Other metrics of dynamism across the economy follow similar trajectories, suggesting that the declining startup rate is part of a bigger transformation. Take the workforce turnover rate, or the rate at which workers change jobs. This measure of the flexibility of the labor market moves in tandem with recessions and then consistently fails to subsequently recover to previous levels, ratcheting enduringly lower over time in a stair-step pattern. The turnover rate for prime age adults at the end of 2016, the most recent quarter for which data is available from this source (Census Bureau’s Quarterly Workforce Indicators), was still well below the rate posted in the trough of the 2001 recession. Even as full employment nears at the top of a decade-long economic expansion, turnover rates only barely now match those from the depths of the prior recession.
Startups’ employment impact remains diminished in the wake of the financial crisis as well, with new firms only employing 2.1 percent of the all workers in 2016, in line with the post-recession average, but below the 3 percent average seen in the decades prior. In absolute terms, there were over half a million fewer jobs in startups in 2016 than the historical norm.
Meanwhile aging incumbent firms’ claim on the workforce continues to expand. The share of all U.S. jobs found in firms at least 16 years old reached 74 percent in 2016, its highest threshold ever.
Share of employment, 1992
Share of employment, 2016
What explains this winding down of the U.S. economy’s storied dynamism? An important December 2018 NBER study by Hopenhayn, et al, offers some compelling suggestions. The authors find that both the declining startup rate and the rising dominance of older firms can in large part be attributed to demographic factors, namely declining birth rates in the population writ large and the passing of the baby boomer bulge, which would have initially elevated startup rates in the 1970s and 1980s before reversing. With population growth now at an 80 year low on the most recent numbers, it seems that the country’s demographic reckoning is beginning to make itself felt in the economy.
And yet demographics can only be part of the story. The startup rate’s abrupt drop around the Great Recession implies that something other than long-term, structural transformations (demographic shifts, technological change, digitization, or a shift toward services, say) lie at least in part behind the abnormally depressed levels of startup activity that have characterized the recovery period. Demographics have difficulty explaining the lower survival and scaling rates of new and especially high-tech firms–trends for which the year 2000 appears to be the pivotal inflection point. Developments rooted in policy, competition, financial markets, or Americans’ risk tolerance, for example, must be contributing to the macro trend as well.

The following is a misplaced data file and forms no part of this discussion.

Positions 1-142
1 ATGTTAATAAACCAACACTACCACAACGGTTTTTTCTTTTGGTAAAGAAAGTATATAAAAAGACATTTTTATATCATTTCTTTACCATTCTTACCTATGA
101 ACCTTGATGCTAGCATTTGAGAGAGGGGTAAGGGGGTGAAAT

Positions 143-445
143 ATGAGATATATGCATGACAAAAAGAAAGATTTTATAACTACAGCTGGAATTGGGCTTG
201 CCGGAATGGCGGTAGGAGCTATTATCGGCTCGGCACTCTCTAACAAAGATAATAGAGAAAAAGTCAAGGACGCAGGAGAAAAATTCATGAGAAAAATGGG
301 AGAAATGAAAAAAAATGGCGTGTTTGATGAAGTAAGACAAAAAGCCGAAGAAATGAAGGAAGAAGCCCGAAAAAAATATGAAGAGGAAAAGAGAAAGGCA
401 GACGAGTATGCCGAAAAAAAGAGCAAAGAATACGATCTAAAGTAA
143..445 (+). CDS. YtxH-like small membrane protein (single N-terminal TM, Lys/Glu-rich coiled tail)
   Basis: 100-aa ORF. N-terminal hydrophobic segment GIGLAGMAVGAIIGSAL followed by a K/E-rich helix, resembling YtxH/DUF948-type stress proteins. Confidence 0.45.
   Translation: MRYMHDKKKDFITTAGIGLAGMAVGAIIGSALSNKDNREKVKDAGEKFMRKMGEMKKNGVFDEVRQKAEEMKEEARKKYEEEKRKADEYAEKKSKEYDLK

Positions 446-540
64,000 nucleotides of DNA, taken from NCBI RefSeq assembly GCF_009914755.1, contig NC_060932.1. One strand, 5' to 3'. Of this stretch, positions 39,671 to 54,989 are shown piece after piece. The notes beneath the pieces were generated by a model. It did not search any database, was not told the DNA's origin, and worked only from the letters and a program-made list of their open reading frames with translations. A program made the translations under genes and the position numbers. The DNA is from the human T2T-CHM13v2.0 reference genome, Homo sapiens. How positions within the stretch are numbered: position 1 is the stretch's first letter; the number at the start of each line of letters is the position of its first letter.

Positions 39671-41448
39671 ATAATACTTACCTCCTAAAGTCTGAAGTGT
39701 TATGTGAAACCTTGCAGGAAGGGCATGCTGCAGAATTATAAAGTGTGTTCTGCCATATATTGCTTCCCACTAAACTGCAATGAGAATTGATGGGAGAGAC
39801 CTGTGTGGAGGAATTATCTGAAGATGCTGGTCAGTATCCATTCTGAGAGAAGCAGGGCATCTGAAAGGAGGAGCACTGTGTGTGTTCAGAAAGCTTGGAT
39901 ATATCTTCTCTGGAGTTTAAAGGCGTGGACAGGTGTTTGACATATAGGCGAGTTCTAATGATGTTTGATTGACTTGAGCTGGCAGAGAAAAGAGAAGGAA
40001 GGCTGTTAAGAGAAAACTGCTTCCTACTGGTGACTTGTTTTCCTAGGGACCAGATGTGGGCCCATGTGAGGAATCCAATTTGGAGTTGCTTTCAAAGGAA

The welcome slight uptick in startup activity in 2016, seven years into an economic recovery, should be celebrated but does not justify complacency. The Great Recession’s impact on the entrepreneurial vitality of the U.S. economy persists, and longer-term trends point to an even less dynamic future.
The United States continues to start and scale new firms at far lower rates and in far smaller numbers than it did in the past. As we’ve written elsewhere, this development has serious implications for the future potential of the economy to generate wage growth, productivity advances, and a balanced geography of economic development. While the causes are complex and not well-understood, many of the partial solutions are obvious: opening our doors to greater numbers of skilled and entrepreneurial immigrants and eliminating the use of startup-snuffing, opportunity-inhibiting noncompete agreements, to name two examples from EIG’s research and policy agenda in the year ahead. Stay tuned.